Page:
Foul fumes from Stella-Jones causing concern for residents
Foul smelling fumes coming from Stella-Jones in Clanton have some residents upset and hoping for a solution.
“The smell is getting unbearable,” Tommy Truss told members of the Chilton County Commission on Monday. “The fumes are making people sick. If you are laying in your bed at night, it burns your throat and your mouth.”
Stella-Jones Inc. is a producer and marketer of pressure treated wood products.
Stella-Jones Inc. supplies North America’s railroad operators with railway ties and timbers, and the continent’s electrical utilities and telecommunication companies with utility poles.
Stella-Jones also provides residential lumber to retailers and wholesalers for outdoor applications, as well as industrial products for construction and marine applications.
The 400,000-square-feet facility is located on 100 acres at the Chilton Count Industrial Park, north of Clanton.
The Canadian company completed the acquisition of Boatright Railroad Product, with railroad tie treatment facilities in Clanton and Montevallo in May 2014.
Stella-Jones Corporation is a U.S.-based company out of Pittsburgh, Pa., wholly owned by Stella-Jones Inc., based in Montreal, Quebec.
Truss approached members of the Chilton County Commission hoping the commission might contact Stella-Jones to let them know the county is willing to help find a solution to the problem.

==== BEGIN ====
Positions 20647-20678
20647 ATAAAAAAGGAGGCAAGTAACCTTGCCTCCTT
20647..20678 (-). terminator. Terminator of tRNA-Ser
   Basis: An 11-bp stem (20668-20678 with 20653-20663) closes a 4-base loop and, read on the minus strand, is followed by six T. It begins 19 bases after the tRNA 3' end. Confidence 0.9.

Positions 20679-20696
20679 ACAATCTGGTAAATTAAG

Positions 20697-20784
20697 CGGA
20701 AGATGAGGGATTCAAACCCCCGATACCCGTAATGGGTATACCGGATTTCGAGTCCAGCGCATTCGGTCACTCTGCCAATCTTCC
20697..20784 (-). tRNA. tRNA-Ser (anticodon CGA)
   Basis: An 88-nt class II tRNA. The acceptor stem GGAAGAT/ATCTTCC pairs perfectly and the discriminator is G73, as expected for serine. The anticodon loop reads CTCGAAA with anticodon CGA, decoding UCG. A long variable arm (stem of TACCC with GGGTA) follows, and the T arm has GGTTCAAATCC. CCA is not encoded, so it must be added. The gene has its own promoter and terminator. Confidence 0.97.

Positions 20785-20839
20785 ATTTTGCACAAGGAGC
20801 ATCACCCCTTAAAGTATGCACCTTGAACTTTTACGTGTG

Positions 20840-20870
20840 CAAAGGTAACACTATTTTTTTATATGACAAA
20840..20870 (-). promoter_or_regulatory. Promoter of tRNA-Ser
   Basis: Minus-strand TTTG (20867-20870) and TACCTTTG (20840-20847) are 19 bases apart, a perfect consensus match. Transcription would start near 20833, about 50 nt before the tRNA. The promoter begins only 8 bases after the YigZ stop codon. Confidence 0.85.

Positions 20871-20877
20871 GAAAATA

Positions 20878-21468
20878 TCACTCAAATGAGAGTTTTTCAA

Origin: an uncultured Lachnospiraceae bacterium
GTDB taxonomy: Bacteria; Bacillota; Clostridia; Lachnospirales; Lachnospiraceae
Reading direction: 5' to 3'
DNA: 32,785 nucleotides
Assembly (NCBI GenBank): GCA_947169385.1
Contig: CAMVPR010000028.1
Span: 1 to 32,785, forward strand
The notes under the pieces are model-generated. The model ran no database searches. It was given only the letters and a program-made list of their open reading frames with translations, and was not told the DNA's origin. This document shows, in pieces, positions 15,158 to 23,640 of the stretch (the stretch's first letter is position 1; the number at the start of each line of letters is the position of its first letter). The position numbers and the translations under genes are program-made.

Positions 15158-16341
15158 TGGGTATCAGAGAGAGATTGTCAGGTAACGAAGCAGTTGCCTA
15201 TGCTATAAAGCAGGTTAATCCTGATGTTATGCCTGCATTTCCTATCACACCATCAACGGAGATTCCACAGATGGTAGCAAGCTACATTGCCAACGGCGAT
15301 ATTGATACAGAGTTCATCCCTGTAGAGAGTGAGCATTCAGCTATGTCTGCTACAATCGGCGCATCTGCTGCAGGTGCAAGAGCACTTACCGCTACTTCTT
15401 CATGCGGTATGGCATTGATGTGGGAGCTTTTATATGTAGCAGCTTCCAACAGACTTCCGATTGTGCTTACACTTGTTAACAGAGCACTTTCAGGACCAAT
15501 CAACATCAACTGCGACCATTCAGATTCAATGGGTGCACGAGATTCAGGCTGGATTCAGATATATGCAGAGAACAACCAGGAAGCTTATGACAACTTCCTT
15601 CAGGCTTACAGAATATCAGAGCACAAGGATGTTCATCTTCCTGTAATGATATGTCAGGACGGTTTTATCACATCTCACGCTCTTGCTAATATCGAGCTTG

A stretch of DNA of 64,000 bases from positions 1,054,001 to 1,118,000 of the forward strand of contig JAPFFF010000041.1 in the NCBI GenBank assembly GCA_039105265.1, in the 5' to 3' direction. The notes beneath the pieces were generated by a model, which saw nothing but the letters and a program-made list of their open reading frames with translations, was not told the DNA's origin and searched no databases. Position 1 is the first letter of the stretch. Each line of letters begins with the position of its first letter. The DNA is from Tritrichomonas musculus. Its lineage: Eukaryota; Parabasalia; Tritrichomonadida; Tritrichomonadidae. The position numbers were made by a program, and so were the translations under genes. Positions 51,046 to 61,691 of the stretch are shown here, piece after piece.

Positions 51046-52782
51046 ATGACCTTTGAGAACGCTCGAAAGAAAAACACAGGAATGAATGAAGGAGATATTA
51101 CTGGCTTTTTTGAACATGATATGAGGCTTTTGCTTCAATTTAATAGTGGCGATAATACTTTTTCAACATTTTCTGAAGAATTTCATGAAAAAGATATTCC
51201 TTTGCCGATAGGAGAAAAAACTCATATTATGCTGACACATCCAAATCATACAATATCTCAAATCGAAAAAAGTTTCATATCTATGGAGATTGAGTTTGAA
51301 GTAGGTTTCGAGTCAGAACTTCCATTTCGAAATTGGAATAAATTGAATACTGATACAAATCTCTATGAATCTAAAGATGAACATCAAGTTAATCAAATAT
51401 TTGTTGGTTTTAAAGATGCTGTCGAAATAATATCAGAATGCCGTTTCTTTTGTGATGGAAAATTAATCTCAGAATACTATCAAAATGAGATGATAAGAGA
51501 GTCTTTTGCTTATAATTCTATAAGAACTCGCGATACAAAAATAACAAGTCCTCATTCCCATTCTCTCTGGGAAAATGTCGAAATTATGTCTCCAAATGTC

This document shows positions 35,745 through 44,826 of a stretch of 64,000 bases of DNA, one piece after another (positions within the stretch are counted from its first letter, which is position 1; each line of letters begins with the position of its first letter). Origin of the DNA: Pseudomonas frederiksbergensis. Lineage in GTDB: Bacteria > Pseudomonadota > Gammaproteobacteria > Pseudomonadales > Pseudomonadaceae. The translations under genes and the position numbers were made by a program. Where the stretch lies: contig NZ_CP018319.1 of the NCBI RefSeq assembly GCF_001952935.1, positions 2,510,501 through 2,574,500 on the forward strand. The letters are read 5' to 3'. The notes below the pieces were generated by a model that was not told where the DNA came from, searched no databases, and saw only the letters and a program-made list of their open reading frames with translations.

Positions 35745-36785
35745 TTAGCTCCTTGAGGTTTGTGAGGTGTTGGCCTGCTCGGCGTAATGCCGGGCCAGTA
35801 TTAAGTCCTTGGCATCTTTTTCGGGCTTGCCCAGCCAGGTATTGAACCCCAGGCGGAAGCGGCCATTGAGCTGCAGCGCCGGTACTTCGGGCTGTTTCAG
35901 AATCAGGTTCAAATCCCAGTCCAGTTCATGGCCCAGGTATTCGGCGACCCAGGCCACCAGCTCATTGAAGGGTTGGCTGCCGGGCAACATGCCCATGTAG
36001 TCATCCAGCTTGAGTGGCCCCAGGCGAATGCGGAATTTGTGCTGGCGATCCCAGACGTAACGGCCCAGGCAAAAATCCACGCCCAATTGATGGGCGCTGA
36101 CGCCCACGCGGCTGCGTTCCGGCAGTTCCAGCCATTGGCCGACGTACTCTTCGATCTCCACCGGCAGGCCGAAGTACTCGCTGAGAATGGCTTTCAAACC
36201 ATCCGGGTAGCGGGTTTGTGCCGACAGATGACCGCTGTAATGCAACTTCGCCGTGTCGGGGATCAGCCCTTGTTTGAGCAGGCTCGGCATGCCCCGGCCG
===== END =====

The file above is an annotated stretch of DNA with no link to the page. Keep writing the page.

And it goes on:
“We just would like to know that you are on our side and you will help us,” Truss said. “The company has gotten complaints from other people.”
Truss said the issue has been going on for over a year, and residents have spoken with the Alabama Department of Environmental Management.
“ADEM told us the company is not breaking the law, but we have been filing complaints with ADEM for over a year,” Truss said. “We are sort of stuck at this point. There are times though that the fumes will get out to about three miles from the plant. It is at night mostly.”
Commissioner Shannon Welch said he spoke with a representative of Stella-Jones after speaking previously with Truss about the problem and the company is hoping to implement a scentless process Nov. 13.
“We were told they were going to implement that last fall and the problem only got worse,” Truss said. “They are now telling us they will put a cherry smell in. ADEM has gone as far as they can go and Stella-Jones is saying they will do something, but they haven’t.”
Commissioner Joseph Parnell suggested commissioners write a letter to Stella-Jones to express their concerns about the fumes.
Commission Chairman Allen Caton suggested having the county attorneys write a letter on behalf of the commissioners, but Parnell thought a letter coming from the commission would be better received.
“Why don’t we table this until the next meeting and give Stella-Jones the benefit of the doubt to see if they are going to implement their new scentless process before we send a letter,” Caton said. “If the problem still exists after Nov. 13, we will write them a letter.”